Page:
Welcome to Capitol Watch. The Hawaii Legislature has less than three weeks to go, and balancing the budget remains issue No. 1.
Neil Abercrombie issued a statement this afternoon on the death of U.S. Naval Veteran Fred W. Ballard, who passed away Sunday at the Center for Aging at Tripler Army Hospital:
“The word selfless is used too often and too loosely, but selfless is the right word to describe Fred Ballard. He selflessly gave of himself in his service to others.
“Fred understood the values of democracy and freedom so much so that he dedicated his retirement years to the efforts of the Pearl Harbor Visitors Center as well as fighting for veterans’ rights.
“His contributions will never be forgotten.”
Ballard, 72, was a Vietnam veteran, Department of Veterans Affairs public affairs officer and longtime activist who helped establish the Oahu Veterans Center.
The Legislative Women’s Caucus donated more than 150 Easter Baskets to the Institute for Human Services today.
The baskets contain essential household items such as laundry soap, utensils, pots and pans, dishes, toiletries and towels.
“We thank everyone who supported our Welcome Home Easter Basket drive, as these baskets will make a huge difference in the lives of our most vulnerable citizens,” Roz Baker, who coordinated the Senate’s donations, said in a press statement.
Sheen’s remarks came during his performance at Washington DAR Constitution Hall.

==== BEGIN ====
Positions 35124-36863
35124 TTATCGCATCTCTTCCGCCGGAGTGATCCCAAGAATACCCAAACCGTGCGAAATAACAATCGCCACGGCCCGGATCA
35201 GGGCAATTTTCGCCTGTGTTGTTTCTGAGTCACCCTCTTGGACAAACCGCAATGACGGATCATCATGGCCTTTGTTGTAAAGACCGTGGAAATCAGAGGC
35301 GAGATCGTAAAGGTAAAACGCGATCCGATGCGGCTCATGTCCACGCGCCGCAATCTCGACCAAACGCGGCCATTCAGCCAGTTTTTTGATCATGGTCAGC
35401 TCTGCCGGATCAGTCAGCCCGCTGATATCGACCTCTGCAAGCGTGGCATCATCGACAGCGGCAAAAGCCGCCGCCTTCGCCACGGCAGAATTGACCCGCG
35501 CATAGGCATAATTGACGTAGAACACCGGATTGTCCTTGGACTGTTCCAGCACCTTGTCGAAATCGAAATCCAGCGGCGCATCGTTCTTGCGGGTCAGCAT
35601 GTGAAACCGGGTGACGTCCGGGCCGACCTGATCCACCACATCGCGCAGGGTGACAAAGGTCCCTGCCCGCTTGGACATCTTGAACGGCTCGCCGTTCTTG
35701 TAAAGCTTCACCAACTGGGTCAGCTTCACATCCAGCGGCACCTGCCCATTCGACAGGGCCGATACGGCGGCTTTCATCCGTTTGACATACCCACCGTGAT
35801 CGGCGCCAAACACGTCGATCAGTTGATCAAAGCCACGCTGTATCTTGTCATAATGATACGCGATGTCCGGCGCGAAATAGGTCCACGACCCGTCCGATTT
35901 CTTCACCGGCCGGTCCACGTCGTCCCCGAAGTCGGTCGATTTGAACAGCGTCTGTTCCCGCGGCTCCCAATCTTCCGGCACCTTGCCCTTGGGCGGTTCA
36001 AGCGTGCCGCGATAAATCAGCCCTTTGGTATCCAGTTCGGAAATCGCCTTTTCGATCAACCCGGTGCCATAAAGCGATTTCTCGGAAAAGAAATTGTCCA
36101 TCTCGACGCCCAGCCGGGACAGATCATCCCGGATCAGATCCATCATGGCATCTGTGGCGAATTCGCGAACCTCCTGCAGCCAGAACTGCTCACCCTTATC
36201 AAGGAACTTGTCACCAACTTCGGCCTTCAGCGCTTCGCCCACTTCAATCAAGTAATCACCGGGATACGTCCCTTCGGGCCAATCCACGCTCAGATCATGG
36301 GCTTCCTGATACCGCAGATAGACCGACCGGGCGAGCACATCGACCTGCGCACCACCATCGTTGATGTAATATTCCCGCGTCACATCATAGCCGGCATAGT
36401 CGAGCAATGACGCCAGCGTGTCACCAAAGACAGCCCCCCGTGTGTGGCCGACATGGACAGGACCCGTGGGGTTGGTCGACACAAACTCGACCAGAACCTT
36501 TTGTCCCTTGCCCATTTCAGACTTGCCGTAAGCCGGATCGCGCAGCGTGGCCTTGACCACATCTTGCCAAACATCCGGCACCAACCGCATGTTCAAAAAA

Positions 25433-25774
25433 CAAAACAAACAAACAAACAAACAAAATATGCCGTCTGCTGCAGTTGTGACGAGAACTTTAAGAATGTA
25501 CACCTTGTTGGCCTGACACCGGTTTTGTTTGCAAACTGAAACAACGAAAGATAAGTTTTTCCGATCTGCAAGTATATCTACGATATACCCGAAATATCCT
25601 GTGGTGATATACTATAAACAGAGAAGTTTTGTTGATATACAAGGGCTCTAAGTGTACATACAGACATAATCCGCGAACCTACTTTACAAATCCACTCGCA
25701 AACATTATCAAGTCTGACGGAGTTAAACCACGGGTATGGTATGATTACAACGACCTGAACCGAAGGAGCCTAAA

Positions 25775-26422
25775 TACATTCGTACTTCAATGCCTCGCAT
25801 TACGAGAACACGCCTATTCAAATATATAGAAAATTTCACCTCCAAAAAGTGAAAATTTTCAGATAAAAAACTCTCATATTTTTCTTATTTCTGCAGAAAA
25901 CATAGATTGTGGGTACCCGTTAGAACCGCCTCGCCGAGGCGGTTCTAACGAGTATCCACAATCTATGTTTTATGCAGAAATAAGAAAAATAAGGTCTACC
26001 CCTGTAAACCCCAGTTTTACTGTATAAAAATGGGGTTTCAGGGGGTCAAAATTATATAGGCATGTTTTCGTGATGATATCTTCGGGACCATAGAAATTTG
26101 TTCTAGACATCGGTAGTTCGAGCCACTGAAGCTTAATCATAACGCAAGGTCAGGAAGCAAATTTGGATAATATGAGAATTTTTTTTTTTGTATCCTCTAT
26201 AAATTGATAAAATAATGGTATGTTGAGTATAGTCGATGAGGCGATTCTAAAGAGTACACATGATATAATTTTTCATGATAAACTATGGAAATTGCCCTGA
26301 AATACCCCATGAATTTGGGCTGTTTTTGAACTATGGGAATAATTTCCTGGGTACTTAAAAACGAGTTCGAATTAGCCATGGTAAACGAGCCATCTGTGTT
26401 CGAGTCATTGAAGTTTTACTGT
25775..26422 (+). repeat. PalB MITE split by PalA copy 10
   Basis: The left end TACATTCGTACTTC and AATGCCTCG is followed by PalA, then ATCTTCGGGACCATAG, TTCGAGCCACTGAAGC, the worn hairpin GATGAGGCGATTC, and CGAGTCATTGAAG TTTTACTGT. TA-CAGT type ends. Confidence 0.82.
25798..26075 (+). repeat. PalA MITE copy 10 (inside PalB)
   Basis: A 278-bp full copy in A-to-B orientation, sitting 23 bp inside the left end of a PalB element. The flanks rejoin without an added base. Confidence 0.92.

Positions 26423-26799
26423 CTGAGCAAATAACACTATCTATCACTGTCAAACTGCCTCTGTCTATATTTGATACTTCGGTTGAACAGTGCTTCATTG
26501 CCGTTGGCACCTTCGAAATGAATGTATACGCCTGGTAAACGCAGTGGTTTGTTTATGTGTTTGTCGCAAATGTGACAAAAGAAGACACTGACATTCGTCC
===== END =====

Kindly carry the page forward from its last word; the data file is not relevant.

Sheen cited a Huffington Post presidential poll that, he said, “had me annihilating that lunatic from Alaska,” said Sheen, referring to former Gov. Sarah Palin.
Other polls, said Sheen, “had me beating our president.”
“Is that the craziest f— idea ever?” Sheen asked the friendly crowd, who cheered in support of a potential presidential bid by the longtime (and recently deposed) star of “Two and a Half Men.”
“For starters, I was f—king born here, how about that? And I got proof! Nothing photoshopped about my birth certificate.”
The vast majority of the increase is in wages and benefits, mostly because of the end of furloughs. …
The agency seeks to develop Hawaii’s Aging and Disability Resource Center to a fully functioning capacity, serving all persons regardless of age. The ADRC serves as a one-stop source of information … to empower older adults, people with disabilities and caregivers to make informed choices and to streamline access to long-term support.
An automated survey from Public Policy Polling says 48 percent of Iowa Republicans doubt that Barack Obama was born the the U.S. Another 26 percent said they weren’t sure.